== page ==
July 1, 2022
Wine & Dine

True to their roots: Dinner with Adriana and Damien

There’s nothing more important to Adriana Marmino and Damien Rinaldo than family – whatever form that may take.

Adriana and Damien relax with a glass of Champagne on their Beaumont balcony before guests arrive.

An Italian feast is coming together as hairdressers Adriana Marmino and Damien Rinaldo greet guests and put the finishing touches onto their elaborately-decorated dining table.

The couple own Boris the Cuttery on The Parade in Norwood and the vibrant salon is the perfect release for Adriana and Damien’s originality.

Their creativity is splashed all over the stunning Beaumont home they built a year and a half ago.

The sleek mixture of concrete, timber flooring and bespoke details throughout are set off by gorgeous styling.

The table is set with natural leaves and strings of tomatoes on the vine.

A black bookshelf in the open dining and kitchen stretches to the ceiling and showcases fashion and design books purchased on the couple’s travels.

A sunken lounge looks over a sparkling pool and out and down over the foothills.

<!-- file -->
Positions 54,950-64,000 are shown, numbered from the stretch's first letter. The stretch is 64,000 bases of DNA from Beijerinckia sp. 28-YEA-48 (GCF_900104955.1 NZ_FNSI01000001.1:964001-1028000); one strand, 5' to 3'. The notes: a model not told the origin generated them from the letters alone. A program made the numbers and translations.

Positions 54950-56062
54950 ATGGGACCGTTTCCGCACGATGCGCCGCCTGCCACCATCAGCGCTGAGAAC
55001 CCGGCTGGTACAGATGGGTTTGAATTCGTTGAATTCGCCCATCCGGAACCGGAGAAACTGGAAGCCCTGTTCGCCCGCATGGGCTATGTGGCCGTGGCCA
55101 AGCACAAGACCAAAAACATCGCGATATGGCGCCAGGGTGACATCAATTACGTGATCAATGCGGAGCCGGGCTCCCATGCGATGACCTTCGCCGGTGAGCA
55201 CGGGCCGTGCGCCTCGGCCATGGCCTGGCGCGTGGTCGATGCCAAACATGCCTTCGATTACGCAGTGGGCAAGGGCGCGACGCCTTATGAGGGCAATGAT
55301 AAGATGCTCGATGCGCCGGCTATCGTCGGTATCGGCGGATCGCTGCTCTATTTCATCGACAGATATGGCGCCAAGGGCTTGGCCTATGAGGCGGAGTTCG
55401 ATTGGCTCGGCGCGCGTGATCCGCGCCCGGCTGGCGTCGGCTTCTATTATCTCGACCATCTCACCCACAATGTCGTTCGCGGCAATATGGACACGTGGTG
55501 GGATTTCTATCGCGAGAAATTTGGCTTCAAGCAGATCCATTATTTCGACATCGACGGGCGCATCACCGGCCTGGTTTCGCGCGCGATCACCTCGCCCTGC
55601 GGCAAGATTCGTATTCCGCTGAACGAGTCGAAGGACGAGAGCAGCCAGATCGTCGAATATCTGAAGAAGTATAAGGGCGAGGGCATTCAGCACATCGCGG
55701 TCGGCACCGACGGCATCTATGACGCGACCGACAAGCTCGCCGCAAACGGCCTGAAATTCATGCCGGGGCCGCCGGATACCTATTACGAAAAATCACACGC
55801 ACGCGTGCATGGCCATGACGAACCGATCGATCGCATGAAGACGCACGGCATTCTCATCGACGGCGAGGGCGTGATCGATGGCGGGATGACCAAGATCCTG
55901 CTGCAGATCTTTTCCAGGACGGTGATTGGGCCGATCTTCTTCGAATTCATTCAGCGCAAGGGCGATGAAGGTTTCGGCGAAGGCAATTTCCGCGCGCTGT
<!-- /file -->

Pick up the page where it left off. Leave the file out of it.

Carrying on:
Damien says they created a multi-level home that separates the generations. “It was inspired by our time spent in Italy, where I loved how the families had layers to the home,” he explains.

“One floor was for the family and then they’d have another layer and the nonnas would live on another floor.”

The couple’s home displays travel mementos, including beautiful books from around the globe.
Damien, with dog Bee, in front of a portrait of a hairstyle that earned Damien one of his three Australian Hairdresser of the Year titles.

Both Damien’s parents were immigrants – his mother from England and his father from Calabria in Italy.

“The Italian side was full of heritage. Nonna would be making homemade pasta, lasagne and cotolette. My mum was a bit harshly judged because she was a real meat-and-three-veg kind of person. All the women on the Italian side dedicated themselves to the kitchen – even the worst cook was a great cook.”

Damien keeps the traditions of his family alive each year with pig day. He and his friends gather, starting with the whole animal and working away during the day, culminating in the hanging of the sausages in the shed at night.

Throughout the day, family and friends come together and there’s a pasta feast for dinner.

It was a selection of seafood to start at Adriana and Damien’s dinner party.
Adriana (middle) with friends Nancy Coppola and Susan Lupoi.

Damien says there was a desire to become “more Australian” for immigrants of Damien’s parents’ generation.